Their faces etched with pain and exhaustion, the four women in the Jacob Wetterling Resource Center said they refuse to give up hope.
Just a day earlier, they and the rest of Minnesota learned the gut-wrenching details of how Jacob Wetterling, an 11-year-old boy from St. Joseph, was kidnapped, sexually assaulted and killed in 1989. For more than two decades, the smiling face of the sandy-haired boy was the face of the Resource Center, as his parents and others held onto hope that he would be found.
A “missing” poster for Jacob remained in the office’s entryway on Wednesday. “We looked at Jacob’s face for 27 years,” said Kari Christenson, who came to work at the Resource Center in Minneapolis to help field a flood of phone calls, e-mails and social media posts from people wanting to express condolences and reach out to help the Wetterling family.
But mostly, she and her colleagues were back on the job Wednesday to keep fighting for children who are abused, neglected, exploited and gone missing.
For Patty and Jerry Wetterling, the Resource Center and its predecessor were never just about their son, Christenson said. “It’s about all the families out there looking for missing children. … Now that Jacob has been found, they won’t stop being advocates for children, and neither will we.”
The recovery of Jacob’s remains was not the ending his family, friends and strangers across the state had hoped for, Christenson said. “But it’s an answer. It’s more than they had a week ago. And that’s important,” she said. “And we can’t give up hope, because there are other families that need our strength.”
She and the others in the Resource Center sat behind their desks, tired and emotionally drained from the past four days since news broke that Jacob’s remains had been recovered.
“I don’t know how I’m doing,” said victim advocate Jane Straub, when asked. “I can’t say I’m doing well. I think it’s delayed grief.”
When Jaycee Dugard was found alive in 2009 after she was abducted in California as an 11-year-old, Straub and others held out for a similar ending for Jacob.
But this week, nearly 27 years after his abduction, Straub listened in the courtroom on Tuesday as Danny Heinrich explained how he killed Jacob.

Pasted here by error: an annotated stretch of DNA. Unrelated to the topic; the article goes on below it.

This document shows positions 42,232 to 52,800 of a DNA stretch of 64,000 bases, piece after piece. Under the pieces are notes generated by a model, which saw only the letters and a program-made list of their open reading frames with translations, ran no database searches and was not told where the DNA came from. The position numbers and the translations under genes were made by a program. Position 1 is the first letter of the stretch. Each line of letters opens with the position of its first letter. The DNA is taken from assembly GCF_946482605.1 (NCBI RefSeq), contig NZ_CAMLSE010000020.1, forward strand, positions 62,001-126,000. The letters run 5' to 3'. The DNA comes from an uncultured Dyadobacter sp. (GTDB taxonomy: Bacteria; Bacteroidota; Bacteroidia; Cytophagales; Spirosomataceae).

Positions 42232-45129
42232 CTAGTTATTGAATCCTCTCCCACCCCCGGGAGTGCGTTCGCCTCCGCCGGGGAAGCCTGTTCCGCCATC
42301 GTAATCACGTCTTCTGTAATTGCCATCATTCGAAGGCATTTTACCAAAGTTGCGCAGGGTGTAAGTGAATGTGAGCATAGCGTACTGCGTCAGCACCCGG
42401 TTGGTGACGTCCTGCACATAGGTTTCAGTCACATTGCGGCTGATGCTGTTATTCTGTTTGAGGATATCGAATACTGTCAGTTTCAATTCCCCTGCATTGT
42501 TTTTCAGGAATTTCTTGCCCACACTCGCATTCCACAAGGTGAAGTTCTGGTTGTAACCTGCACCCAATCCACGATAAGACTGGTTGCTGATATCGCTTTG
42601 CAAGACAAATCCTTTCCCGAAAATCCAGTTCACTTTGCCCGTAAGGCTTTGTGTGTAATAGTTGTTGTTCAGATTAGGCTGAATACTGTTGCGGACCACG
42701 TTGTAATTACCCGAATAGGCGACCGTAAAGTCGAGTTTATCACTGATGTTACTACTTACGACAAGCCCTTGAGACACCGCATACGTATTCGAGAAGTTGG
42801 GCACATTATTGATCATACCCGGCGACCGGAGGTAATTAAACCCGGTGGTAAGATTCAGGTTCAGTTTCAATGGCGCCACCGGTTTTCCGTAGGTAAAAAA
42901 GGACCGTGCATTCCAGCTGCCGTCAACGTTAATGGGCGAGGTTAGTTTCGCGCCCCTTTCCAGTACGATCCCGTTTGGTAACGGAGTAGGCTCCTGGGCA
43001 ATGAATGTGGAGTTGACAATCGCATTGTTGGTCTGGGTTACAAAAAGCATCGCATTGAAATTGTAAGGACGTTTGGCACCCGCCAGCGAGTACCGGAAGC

“I couldn’t believe we had to wait so long,” Straub said. “I couldn’t believe he couldn’t have told us or someone in all these years.
“I’ve cried, but there’s more inside that has to come out,” she said.
And there’s anger about living in a world where people hurt children — anger that spurs her to act, she said.
“I want to fight more,” she said. “I want to fight harder. … There are kids out there that still need to be found.”
On Saturday, as news spread that Jacob’s remains had been found, Straub got a call from a mother who said her missing daughter had just been found safe. “Then she wanted to know how the Wetterlings were doing,” Straub said. “It’s amazing how people who are hurting still have compassion for others.”
The women in the Resource Center have learned that lesson well from watching Patty and Jerry Wetterling for more than two decades.
“The Wetterlings were always about building a world that Jacob believed in,” said Alison Feigh, the center’s program director and a childhood friend of Jacob’s. “I refuse to let this man have any more than what he’s already taken. He took enough and he’s not going to take anything else.”
Patty Wetterling inspired us to make a difference, Feigh said, “making the world a worthy place for kids.”
“It’s about going to fourth-grade classrooms to talk about safety, to teenagers about dating violence and to parents about keeping their children safe,” Christenson said.
She quickly points out that “being a helicopter parent” isn’t the answer. “Fear doesn’t teach children anything except to be afraid. … We’re trying to create a world where it’s safe to play beyond the end of a driveway,” she said.
She continues to believe in such simple things as kindness, compassion and speaking up when someone is being treated badly. For example, sitting with the kid in the lunchroom who is sitting alone, helping a neighbor and saying good morning to a stranger.
“You never know if that person just needs someone to be kind to them on that day,” she said. “But be aware if someone tries to hurt you, it’s OK to shout for help.”
“The world can be a safe, beautiful and wonderful place,” she said.
It’s what she and the Wetterlings want people to remember. And even amid their grief over Jacob, they want people to know there’s hope for those who have gone missing.
“Hope is what we stand for,” she said.